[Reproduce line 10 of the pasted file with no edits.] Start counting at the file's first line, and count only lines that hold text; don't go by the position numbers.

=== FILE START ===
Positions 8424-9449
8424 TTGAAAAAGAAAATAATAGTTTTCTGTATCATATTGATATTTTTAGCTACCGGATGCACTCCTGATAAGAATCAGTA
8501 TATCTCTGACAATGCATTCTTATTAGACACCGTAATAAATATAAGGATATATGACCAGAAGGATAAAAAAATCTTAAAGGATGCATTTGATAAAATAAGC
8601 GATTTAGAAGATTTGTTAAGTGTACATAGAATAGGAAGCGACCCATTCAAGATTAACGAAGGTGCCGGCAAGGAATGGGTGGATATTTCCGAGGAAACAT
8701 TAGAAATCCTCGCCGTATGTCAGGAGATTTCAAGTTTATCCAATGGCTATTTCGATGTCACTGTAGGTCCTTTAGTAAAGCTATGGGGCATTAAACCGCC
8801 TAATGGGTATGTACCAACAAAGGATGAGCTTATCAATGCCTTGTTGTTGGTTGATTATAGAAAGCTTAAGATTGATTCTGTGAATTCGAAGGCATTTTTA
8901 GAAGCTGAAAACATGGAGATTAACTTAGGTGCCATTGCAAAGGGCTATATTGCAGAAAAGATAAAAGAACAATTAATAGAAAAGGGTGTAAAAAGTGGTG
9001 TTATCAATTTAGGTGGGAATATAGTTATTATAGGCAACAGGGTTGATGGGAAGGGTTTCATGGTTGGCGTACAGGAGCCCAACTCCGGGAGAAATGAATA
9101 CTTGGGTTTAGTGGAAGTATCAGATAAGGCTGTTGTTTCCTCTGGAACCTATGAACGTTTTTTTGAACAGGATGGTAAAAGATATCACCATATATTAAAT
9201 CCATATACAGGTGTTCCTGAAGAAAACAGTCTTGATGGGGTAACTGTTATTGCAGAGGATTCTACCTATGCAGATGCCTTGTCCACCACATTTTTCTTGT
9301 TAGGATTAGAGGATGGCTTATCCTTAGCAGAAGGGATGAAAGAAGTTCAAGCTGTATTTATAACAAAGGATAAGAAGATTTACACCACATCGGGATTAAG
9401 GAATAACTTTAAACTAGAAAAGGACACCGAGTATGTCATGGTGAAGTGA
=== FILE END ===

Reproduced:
9201 CCATATACAGGTGTTCCTGAAGAAAACAGTCTTGATGGGGTAACTGTTATTGCAGAGGATTCTACCTATGCAGATGCCTTGTCCACCACATTTTTCTTGT